The audio presentation gets the job done, pairing the film with your choice of Dolby Digital 5.1 and 2.0 mixes. Both offer clean, clear dialogue and good channel separation, though the former displays a more robust atmosphere during musical cues. Optional Spanish subtitles are included during the main feature only.
Menu Design, Presentation & Packaging
Seen above, the talky animated menu designs are basic and easy to navigate. The 80-minute main feature has been divided into 14 chapters, while no obvious layer change was detected during playback. This one-disc release is housed in a standard white keepcase and includes no inserts of any kind.
First up is a feature-length Audio Commentary with director Bob Saget; predictably, it's full of name-checking and relatively minor tidbits. Those who actually make it through the main feature probably won't be itching for a second round, but this track is here if you're looking. On a related note is "To the Earth's Ice-Hole and Back" (15:21), a tongue-in-cheek interview with Saget. He candidly discusses working in such a difficult environment and dealing with the filthy, disgusting creatures. There's also a clip from one of the more risqué deleted scenes from the film, detailed below.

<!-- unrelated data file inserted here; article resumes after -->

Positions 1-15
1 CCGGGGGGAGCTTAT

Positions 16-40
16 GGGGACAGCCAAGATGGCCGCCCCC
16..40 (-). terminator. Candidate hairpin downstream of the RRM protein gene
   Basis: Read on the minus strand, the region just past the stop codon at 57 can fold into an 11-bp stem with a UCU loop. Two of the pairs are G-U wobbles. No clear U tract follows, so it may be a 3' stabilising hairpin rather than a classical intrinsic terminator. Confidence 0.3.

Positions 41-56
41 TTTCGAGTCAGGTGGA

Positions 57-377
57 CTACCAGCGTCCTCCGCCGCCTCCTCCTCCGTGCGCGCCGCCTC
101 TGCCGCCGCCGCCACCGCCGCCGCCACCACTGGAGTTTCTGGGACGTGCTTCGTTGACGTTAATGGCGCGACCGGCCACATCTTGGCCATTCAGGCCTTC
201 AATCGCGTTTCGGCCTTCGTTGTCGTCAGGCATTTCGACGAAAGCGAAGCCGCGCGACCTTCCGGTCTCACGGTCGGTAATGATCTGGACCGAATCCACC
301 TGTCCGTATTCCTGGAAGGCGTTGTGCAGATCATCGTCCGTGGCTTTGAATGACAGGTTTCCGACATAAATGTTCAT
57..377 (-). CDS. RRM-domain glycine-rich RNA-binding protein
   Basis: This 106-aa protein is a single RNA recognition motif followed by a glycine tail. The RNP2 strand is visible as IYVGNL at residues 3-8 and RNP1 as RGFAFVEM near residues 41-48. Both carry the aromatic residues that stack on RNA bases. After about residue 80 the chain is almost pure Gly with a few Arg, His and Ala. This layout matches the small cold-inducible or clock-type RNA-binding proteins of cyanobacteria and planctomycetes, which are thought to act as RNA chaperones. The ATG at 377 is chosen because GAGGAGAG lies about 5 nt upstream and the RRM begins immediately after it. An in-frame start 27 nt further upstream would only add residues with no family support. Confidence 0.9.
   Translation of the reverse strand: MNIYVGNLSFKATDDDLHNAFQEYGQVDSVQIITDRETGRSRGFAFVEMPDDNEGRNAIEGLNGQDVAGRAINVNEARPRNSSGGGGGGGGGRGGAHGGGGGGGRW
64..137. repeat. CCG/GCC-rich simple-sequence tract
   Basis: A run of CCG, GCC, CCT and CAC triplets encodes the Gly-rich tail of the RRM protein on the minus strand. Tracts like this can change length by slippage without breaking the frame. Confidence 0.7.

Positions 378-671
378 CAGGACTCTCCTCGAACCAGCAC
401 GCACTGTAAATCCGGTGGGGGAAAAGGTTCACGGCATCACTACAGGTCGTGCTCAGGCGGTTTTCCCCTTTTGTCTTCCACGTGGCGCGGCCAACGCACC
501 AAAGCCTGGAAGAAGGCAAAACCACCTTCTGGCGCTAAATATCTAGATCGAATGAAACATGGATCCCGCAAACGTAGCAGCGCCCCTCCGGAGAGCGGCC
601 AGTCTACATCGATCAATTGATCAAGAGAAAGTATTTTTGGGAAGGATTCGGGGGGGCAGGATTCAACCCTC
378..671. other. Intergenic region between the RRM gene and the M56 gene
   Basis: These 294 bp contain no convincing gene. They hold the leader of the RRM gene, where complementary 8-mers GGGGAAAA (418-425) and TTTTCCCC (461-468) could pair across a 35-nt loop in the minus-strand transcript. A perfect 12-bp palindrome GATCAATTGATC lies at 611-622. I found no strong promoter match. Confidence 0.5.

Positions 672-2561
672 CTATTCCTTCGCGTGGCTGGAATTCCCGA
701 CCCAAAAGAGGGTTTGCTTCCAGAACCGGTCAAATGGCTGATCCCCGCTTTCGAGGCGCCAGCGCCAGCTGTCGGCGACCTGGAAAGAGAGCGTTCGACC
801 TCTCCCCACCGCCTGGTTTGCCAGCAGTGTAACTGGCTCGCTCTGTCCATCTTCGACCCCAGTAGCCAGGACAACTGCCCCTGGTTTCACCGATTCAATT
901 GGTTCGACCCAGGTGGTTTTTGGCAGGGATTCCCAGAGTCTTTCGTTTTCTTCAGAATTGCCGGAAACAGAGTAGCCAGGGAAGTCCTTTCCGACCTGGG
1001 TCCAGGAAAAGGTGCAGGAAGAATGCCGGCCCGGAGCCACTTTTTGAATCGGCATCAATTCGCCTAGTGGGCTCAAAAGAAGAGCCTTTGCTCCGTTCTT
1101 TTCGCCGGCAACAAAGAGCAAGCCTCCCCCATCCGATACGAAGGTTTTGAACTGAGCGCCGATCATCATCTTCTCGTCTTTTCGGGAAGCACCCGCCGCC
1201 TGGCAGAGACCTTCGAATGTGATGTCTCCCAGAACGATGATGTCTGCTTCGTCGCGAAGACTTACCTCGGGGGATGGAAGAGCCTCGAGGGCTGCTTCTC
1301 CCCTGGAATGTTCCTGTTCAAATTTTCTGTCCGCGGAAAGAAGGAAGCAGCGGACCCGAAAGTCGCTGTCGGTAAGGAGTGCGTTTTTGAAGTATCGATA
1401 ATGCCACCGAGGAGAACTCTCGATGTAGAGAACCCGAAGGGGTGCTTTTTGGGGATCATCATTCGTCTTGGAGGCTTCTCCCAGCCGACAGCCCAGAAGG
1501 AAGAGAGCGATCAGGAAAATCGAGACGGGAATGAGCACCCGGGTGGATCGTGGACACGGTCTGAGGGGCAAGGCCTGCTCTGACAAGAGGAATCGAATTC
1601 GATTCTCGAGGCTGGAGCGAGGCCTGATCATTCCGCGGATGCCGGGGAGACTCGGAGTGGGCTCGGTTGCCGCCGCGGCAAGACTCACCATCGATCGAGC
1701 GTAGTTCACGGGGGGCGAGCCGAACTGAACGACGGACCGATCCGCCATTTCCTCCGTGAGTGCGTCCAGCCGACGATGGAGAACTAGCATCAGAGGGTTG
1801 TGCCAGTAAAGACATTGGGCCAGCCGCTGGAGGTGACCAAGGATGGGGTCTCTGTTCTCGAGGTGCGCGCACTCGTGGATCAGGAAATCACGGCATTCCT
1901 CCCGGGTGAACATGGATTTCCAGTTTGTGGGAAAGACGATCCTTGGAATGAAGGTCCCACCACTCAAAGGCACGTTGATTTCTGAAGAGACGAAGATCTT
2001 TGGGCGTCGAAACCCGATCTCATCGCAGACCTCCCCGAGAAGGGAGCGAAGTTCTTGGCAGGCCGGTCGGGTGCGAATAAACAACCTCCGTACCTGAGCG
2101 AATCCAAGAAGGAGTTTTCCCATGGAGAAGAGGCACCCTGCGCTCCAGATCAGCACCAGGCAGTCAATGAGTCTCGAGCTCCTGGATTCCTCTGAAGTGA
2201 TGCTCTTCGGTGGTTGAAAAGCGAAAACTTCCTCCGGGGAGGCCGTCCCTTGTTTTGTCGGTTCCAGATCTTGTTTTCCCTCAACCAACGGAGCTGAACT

Next up is a collection of Bonus Footage (5 clips, 7:08 total), including "Jimmy & Carl: The More Gratuitous Walk", "Marcus: The More Gratuitous Intro", "The More Gratuitous Jimmy's Bitch-Slapping of Carl", "Vicky & Melissa: More Gratuitous Girl Talk" and "The Most Gratuitous of All". Most are simply cut for excessive profanity, though the final clip contains some truly disturbing full-frontal penguin nudity. Available with optional audio commentary by Saget.
Closing things out is a Behind-the-Scenes Montage (11:15) featuring plenty of recording studio footage, as well as a trio of Trailers for the main feature (red band, censored red band and green band, 2:18 each) and a few Previews for current and upcoming ThinkFilm releases. All bonus features have been presented in widescreen (both anamorphic and non-enhanced) and 1.33:1 aspect ratios and include no subtitles or Closed Caption support.
Tawdry but tedious, Bob Saget's Farce of the Penguins is a lazy attempt at comedy that struggles to fill 80 minutes. The misleading cover---suggesting an animated film, or at least a more visually ambitious one---will leave a bad taste in the mouth of unsuspecting viewers, while the grade-school potty humor should put off everyone else. The endless list of celebrity voice talent is uniformly wasted, from the central characters all the way down to the one-liners. ThinkFilm's DVD presentation isn't half bad, serving up a decent technical presentation and a few modest extras. Still, when the main feature is this bad, comedy fans are better off spending their money elsewhere. Skip It.
Randy Miller III is an affable office monkey based in Harrisburg, PA. He also does freelance graphic design projects and works in a local gallery. When he's not doing that, he enjoys slacking off, second-guessing himself and writing things in third person.